The country suffered 89,500 casualties and 19,000 deaths in the Battle of the Bulge.
One of those deaths was Stokes Taylor, a man who grew up at the foot of Buffalo Mountain, near the point where the boundaries of Washington, Carter and Unicoi counties intersect.
Stokes was a member of one of the most distinguished families in the area. His relatives included two governors of Tennessee, Bob and Alf Taylor, and Brigadier Gen. Nathaniel Taylor of the War of 1812.
Unlike those relatives, Stokes would not have several decades to build a successful career, but what he did at the moment of his death would bring more honor to his family He was posthumously awarded the highest medal awarded to any Carter Countian in World War II, the Distinguished Service Cross.
Stokes also became a hero to a cousin born after the war. Kenneth E. Huffman wrote “Bridges to the Past: an Adult reflects on Childhood,” about what he heard about Taylor while he was growing up.
Huffman remembered his Uncle John Taylor and Aunt Lillian Taylor lived on a farm on Rock House Road “at the base of Buffalo Mountain, about six miles from Johnson City.”
He said John and Lillian had a big family. Huffman said the oldest, Jack, did not see military service because of a physical problem. Two of the brothers, Bob and Clyde, were too young for service during World War II. Clyde would serve in the Korean War and later in Vietnam before his retirement. Bob would retire from the United States Air Force.”
Huffman said the family had twin boys, Ben and Bill. Ben served in the Army and was wounded in the Netherlands. Bill wanted to join the Navy, but was killed by a drunken driver before he could enlist.
Another brother did join the Navy. Jimmy served in the Pacific and became the first brother to die in the war when his ship, the U.S.S. Quincy, became the first ship ship sunk in the First Battle of Savo Island on Aug. 8-9, 1942.
The Navy had just landed Marines on Guadalcanal, and the naval battle was the first response of the Japanese Navy to the American offensive.
The Quincy, a heavy cruiser, was in the thick of the battle and was hit several times by shells and torpedoes before sinking bow first, taking Jimmy and 369 of his shipmates to the floor of the channel that would soon become known as “Ironbottom Sound” because so many ships would be sunk during the fight for Guadalcanal.
Two of her sister heavy cruisers, Vincennes and Astoria, would join her on the bottom that day.
Two brothers volunteered for airborne duty with the Army. Stokes served with the 82nd Airborne and David with the 101st Airborne.
Only a few mounts after the loss of Jimmy, the Taylor family would soon see another son in a combat zone on the other end of the world, in Guadalcanal.
In the fall of 1942, Stokes began his combat service in North Africa. The 82nd’s path would lead from North Africa to Sicily to Normandy and the Netherlands.
Stokes was a member of the 80th Airborne Anti-Aircraft Battalion. Its guns were an important asset when the Luftwaffe planes were a threat to the paratroopers, but a new and just as important use was found for the guns when the Luftwaffe was grounded.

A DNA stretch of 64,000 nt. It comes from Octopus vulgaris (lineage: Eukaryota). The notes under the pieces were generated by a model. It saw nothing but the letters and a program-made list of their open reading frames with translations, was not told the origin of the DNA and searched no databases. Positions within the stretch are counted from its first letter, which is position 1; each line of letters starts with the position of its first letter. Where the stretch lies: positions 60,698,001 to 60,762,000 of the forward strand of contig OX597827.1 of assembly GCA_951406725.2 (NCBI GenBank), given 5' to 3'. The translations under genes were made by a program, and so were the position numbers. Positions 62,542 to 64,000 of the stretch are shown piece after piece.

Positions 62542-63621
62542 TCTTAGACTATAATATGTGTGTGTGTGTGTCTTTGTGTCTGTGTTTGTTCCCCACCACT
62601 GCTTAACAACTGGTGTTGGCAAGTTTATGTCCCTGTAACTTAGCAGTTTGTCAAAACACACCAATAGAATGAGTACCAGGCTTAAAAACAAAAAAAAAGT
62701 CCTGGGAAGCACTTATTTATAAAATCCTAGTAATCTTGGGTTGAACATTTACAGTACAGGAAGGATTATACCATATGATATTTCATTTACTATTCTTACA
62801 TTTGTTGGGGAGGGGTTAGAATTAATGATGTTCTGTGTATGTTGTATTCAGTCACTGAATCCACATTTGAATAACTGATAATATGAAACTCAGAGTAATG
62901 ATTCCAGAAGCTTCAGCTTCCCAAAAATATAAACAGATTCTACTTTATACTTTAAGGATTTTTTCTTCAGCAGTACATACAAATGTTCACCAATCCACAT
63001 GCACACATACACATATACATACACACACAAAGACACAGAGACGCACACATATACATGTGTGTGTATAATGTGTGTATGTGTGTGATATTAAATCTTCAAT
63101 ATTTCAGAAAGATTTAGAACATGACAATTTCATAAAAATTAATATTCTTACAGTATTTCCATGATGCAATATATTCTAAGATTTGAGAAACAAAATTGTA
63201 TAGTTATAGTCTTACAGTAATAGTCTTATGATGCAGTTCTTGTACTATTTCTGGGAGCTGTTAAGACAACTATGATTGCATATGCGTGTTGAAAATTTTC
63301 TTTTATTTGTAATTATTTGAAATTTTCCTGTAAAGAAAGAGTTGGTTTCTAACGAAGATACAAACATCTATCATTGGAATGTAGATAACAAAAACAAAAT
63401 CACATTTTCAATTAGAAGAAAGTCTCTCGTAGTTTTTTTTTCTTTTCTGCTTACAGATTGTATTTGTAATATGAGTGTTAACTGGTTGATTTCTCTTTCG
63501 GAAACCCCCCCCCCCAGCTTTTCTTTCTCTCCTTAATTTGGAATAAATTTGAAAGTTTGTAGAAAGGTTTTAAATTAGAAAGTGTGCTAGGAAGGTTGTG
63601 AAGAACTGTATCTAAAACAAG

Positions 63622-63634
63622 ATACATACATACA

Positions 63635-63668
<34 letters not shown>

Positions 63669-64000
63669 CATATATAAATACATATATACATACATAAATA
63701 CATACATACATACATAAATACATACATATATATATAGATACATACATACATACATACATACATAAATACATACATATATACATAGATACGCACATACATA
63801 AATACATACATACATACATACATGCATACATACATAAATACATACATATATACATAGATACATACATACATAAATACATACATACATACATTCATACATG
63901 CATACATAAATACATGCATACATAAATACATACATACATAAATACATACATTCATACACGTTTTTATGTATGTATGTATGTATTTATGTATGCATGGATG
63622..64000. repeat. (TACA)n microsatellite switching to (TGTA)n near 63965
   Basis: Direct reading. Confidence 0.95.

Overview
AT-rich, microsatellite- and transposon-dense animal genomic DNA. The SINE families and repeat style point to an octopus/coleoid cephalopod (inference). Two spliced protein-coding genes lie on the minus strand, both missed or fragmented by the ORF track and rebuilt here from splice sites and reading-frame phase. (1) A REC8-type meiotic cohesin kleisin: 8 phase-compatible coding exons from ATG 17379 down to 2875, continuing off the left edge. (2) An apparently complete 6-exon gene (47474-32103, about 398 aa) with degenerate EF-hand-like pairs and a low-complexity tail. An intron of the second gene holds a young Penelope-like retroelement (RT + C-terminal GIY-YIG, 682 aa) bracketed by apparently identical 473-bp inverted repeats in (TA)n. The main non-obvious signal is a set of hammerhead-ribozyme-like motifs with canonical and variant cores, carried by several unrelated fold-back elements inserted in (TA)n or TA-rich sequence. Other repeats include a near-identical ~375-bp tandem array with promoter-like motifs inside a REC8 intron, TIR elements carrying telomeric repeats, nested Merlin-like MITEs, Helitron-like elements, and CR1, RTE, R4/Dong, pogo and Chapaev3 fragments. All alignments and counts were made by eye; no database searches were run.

Instead of pointing at the sky, the guns could be lowered to point straight at tanks.
That would be the role Stokes was in on Dec. 21, 1944. The Germans had broken through American lines five days earlier. Their mission was to rush to the Meuse River, establish a bridgehead and then head north to capture the port of Antwerp.
Stokes and his unit were in the way of the first objective, getting across the Meuse River. The spearhead armored force, led by Joachim Peiper, had already been turned back by U.S. Army engineers. They had destroyed the bridges across the Meuse before the Germans could reach them.
The Germans were now searching for alternate ways to get across when the action involving Stokes took place. Stokes’ anti-tank squad placed their gun on a hill that covered a road leading into Trois Ponts, Belgium.
While the position was strong from the front, the Germans attempted to get around it by sending soldiers around the wooded area to the north. They got through and opened heavy fire on the squad and platoon leader Jake Wirtich.
Stokes grabbed a Browning automatic rifle and began firing at the Germans, yelling at the members of his squad to get away while they could. Lt. Wirtich remained with the anti-tank gun and fired at the tanks on the road.
Stokes kept firing his weapon, covering the retreating men until they reached safety. The narrative for the Distinguished Service Cross he received said that “with complete disregard for his personal safety, and with full knowledge of the overwhelming odds against him, Corporal Taylor raked the hillside with intense and accurate fire which prevented the enemy from gaining the edge of the woods to fire on his anti-tank squad as they effected their withdrawal. After his ammunition was exhausted, Corporal Taylor was seen to be hit by enemy rifle fire.”
Lt. Wirtich also died at his anti-tank gun and would receive a Distinguished Service Cross.The men who withdrew were able to get away.
For the second time in the war, John and Lillian Taylor had lost a son, and for the second time there was not even a body to bury. That would change in 1949.
Huffman said in his book that a man searching for war relics at the site of the battle came across a set of American dog tags. Further investigation uncovered skeletal remains. Through dental records, Stokes was identified. He was finally buried at the cemetery at Mountain Home.